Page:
The U.S. Equal Employment Opportunity Commission lost a fight in court over workplace wellnessrules but there are still questions lingering over asolution—particularly given the Trump administration’s new leadership at the agency could shiftintentions.

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In August, a federal judge in Washington sided with the AARP in a lawsuit that challenged rules thatwould allow employers to incentivize or penalize employees forprograms targeted at improving health. Such programs have becomeincreasingly popular at companies because a healthy workforce canlower insurance costs.

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In an unusual move, the judge did not vacate the wellness rules,but rather gave the agency the chance to redo them. This left openquestions about how long it would take for the agency to recraftthe rules. The EEOC and the AARP have spent weeks now arguing backand forth about the best approach.

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The agency argues that vacating the rules entirely would leavecompanies scrambling and 170,000 enrollment guides would have to betossed out. The AARP argues that any delay essentially allows therules—which the court said would allow employers to illegallyaccess private health information and violate federaldiscrimination laws—to be in place for years.

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A recent report from the agencysuggested one plan that would create new regulations by October2019, and those rules would be implemented in 2021.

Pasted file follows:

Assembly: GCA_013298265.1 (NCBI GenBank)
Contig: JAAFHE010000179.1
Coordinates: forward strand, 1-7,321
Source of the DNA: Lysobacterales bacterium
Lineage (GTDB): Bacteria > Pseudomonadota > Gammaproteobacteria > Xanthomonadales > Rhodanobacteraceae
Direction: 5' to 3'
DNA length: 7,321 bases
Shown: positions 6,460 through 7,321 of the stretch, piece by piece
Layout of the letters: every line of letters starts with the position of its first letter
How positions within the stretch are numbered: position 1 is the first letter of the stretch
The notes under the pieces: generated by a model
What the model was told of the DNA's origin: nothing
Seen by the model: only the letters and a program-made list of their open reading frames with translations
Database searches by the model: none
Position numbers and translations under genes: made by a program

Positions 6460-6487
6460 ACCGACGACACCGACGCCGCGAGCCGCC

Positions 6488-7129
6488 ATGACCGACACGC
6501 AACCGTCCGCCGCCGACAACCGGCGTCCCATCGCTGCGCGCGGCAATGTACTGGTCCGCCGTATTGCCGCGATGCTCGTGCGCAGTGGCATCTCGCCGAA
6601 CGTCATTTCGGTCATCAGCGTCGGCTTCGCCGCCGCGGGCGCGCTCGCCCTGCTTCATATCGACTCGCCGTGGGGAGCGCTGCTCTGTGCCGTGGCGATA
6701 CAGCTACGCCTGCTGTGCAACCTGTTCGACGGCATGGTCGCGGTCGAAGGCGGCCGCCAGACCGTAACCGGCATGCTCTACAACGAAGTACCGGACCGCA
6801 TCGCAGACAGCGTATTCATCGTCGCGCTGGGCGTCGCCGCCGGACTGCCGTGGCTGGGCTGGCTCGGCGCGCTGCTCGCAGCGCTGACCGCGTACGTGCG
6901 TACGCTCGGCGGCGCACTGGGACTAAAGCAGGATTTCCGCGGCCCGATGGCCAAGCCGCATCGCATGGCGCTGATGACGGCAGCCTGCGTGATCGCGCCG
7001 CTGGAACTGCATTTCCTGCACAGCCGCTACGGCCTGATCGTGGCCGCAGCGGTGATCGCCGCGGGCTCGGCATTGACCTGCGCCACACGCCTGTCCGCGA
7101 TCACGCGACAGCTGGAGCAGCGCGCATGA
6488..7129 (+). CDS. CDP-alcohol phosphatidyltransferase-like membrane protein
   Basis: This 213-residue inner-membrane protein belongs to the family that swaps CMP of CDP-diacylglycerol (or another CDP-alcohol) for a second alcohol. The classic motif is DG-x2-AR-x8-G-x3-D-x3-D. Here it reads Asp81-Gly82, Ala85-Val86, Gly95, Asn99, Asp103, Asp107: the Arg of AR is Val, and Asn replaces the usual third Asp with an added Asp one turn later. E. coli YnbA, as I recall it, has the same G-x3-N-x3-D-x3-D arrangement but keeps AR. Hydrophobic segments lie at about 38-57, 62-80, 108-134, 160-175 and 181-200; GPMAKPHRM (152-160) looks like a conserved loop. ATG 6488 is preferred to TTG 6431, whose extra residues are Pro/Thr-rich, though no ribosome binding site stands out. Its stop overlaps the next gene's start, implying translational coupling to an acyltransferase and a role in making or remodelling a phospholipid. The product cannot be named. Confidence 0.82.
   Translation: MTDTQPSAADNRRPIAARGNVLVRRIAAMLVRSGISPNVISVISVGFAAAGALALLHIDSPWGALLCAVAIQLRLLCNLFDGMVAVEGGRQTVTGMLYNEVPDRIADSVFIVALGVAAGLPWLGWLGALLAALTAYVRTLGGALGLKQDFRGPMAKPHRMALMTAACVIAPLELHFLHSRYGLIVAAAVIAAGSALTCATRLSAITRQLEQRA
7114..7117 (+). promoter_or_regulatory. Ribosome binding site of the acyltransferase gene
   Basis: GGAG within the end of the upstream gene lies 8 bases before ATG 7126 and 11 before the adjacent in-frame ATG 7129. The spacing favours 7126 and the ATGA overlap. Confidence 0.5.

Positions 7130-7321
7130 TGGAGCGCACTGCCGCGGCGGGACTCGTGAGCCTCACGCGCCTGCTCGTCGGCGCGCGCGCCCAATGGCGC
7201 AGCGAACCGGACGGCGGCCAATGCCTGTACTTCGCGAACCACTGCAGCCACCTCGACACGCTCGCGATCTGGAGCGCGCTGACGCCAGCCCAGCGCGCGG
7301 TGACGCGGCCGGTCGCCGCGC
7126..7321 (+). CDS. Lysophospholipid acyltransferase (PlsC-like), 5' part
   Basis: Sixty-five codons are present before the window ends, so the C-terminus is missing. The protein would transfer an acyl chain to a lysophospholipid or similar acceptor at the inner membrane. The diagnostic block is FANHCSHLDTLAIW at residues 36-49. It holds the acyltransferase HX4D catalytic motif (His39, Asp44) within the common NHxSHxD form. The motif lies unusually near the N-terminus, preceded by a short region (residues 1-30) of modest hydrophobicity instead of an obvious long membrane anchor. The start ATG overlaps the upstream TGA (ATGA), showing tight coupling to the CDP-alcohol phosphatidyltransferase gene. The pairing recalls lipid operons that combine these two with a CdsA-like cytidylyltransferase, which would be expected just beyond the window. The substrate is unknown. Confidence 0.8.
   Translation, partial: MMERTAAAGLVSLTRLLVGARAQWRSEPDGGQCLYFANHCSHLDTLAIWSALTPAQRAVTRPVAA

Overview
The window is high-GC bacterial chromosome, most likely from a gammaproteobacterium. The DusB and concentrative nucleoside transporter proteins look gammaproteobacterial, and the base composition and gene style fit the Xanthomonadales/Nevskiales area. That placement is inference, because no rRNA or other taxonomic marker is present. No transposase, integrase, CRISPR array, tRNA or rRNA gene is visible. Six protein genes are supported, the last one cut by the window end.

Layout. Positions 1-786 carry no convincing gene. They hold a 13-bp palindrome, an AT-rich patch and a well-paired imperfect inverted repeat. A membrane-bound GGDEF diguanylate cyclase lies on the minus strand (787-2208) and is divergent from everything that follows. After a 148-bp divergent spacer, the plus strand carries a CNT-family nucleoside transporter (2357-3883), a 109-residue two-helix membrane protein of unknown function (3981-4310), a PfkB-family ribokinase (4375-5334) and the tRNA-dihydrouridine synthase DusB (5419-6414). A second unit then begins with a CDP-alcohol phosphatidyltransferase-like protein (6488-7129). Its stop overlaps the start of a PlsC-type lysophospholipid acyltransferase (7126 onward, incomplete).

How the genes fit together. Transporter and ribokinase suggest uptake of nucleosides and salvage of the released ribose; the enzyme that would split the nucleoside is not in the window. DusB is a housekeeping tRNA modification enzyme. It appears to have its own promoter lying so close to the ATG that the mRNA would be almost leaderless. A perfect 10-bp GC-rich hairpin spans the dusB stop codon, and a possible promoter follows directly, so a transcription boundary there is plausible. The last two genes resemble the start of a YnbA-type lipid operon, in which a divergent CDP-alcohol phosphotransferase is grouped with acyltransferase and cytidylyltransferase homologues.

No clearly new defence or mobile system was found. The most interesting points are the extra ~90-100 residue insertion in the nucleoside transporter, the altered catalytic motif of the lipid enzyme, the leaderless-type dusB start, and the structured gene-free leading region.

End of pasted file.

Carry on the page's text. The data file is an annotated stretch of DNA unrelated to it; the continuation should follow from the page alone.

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U.S. District Judge John Bates of the District of Columbiarefused to outright vacate the EEOC’s rules, saying that such amove would be “disruptive” to companies. The AARP has suggested itwould be possible for companies to comply with new regulations by2018.

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In the backdrop of this debate is the new makeup of the EEOC.Two likely new EEOC members—chair nominee Janet Dhillon, formergeneral counsel to Burlington Stores Inc., and Daniel Gade, aformer Iraq veteran—will shift the majority of the commission toRepublican control. Dhillon and Gade appeared last week in the U.S.Senate for their confirmation hearings.

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The AARP’s Dara Smith points out in her brief to thecourt, “The EEOC identifies several factors each of which mayvery well extend the length of the rulemaking process beyond thistentative schedule: the commission’s changing composition, thepossibility of a stay pending appeal, and other necessaryadministrative processes.”

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The EEOC’s proposal, according to the AARP’s court filing onThursday, would “permit employers to violate workers’ civil rightsfor at least three more years. While the agency surely needs timeto complete a new rulemaking, employees and their families must notsuffer the consequences in the interim,” Smith wrote.

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The EEOC, represented by the U.S. Justice Department in thelawsuit, acknowledged last week that the agency’s “intentions couldchange” amid new leadership.

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